Accelerating charging infrastructure

TTI’s director, TBU marketing, Americas, Gabe Osorio, explains how the company is tracking EV charging growth to ensure the right parts are ready when needed

The evolution of electric vehicles is racing ahead and it’s hard to keep pace with developments. EVs are seeing significant price reductions, with Ford’s F-150 Lightning by $10k and most Tesla sticker prices decreasing too. The first Tesla Cybertruck rolled off the production line in July and US EV sales are expected to surpass one million in 2023.

Although some EV start-ups and special purpose acquisition companies (SPACS) that appeared during the pandemic are running out of money or filed for bankruptcy and are being acquired by established OEMs, the march toward an all-electric automotive society continues. The big bump in the road is charging technology. Supply can’t support demand and range anxiety is a reality.

Infrastructure is growing

The Infrastructure Bill Congress passed earlier this year is seeing real progress. The $7.5b investment in EV charging means the government is taking this seriously and expansion is coming. Things have been moving in the right direction with 17,000 current Tesla superchargers, 126,000 Level 2 charging ports and 20,000 Level 3 charging ports. Charging ports increased more in 2022 than the preceding three-years combined.

However, we’re a long way from broadscale EV consumer adoptions and relieving consumers’ charging-issue concerns. For the US to be ready for full adoption (considered 40 per cent of new vehicles in 2030), it is estimated we need over quadruple the amount of available charging ports with a target of 2.13 million Level 2 chargers, in addition to in-home chargers, by 2030.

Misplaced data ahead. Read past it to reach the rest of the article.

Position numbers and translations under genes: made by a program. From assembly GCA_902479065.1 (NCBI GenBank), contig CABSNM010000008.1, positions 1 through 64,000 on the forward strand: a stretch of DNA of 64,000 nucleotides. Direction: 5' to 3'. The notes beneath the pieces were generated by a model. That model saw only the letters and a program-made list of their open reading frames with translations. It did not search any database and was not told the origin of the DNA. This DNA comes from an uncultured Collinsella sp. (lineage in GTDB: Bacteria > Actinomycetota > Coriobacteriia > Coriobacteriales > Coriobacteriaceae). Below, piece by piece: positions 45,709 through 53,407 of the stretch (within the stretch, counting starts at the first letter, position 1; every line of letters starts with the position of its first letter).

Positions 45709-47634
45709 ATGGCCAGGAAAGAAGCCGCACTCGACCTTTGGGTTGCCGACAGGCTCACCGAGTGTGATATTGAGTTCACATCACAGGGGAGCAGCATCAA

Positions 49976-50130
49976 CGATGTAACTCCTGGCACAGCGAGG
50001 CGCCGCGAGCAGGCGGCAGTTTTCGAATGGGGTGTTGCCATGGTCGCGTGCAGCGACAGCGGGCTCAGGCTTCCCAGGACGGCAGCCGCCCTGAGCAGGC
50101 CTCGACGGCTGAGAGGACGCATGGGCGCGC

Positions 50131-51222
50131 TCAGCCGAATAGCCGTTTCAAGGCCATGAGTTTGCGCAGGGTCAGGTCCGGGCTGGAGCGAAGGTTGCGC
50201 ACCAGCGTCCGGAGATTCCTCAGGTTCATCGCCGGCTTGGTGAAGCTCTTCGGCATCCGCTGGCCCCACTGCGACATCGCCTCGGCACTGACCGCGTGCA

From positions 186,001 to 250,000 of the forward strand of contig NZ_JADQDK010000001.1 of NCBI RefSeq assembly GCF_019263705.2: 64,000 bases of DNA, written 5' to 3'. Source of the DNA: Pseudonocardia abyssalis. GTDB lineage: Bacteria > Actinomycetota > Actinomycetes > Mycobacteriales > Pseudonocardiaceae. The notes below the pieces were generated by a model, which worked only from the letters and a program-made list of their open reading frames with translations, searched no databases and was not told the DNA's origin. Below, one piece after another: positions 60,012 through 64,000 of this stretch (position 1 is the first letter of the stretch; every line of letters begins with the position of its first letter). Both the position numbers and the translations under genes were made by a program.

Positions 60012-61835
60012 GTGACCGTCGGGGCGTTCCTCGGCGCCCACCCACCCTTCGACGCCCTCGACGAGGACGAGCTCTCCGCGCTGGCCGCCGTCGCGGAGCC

Broader adoption will require localized infrastructure planning, buy-in and execution down to municipality level. Naturally, the biggest concern is funding. The cost to launch is extreme when the economy is stagnating and consumer confidence is stressed. The recent infrastructure legislation Washington passed is a good start but only a start.

Additionally, according to federal funding legislation, US built charging stations require more than 50 per cent of the products to be sourced by North American Free Trade Agreement (NAFTA) members. This has left suppliers scrambling to set up local production, which is about one to two years away. The government will play an additional role as they legislate requirements, like adding charging stations to housing, retail and publicly owned resources.

NACS adoption

A hot topic in EV charging is the major automotive OEMs adopting the Tesla North American Charging Standard (NACS). Companies were previously developing their own designs and technology but the Tesla standard is more ergonomic, efficient, well designed and powerful. It also adds to the overall availability of charging networks. GM was the first to announce, followed by Ford, Aptera, Rivian, Volvo, Polestar, Mercedes, Nissan and the list will grow. 

Tesla open-sourced this standard in late 2022. Once GM announced it would be adopting, other OEMs started falling in line and caught the coupler and inlet manufacturers off guard. Manufacturers are now rushing to design, test and bring to market options for NACS offerings—which is about three to six months away from the first ones arriving with many more in the next year.

TTI is excited about EV charging technology—from power and efficiency to communications and safety. As we make the transition to a net-zero-emissions world, we are positioned to deliver the broadest and deepest inventory of quality components that put EVs on the road and running well. 

We also pride ourselves in having seasoned and expert specialists who know technology and market trends to equip customers with the best products, help them integrate designs for optimal performance and ensure designers get the right parts, at the right place, at the right time.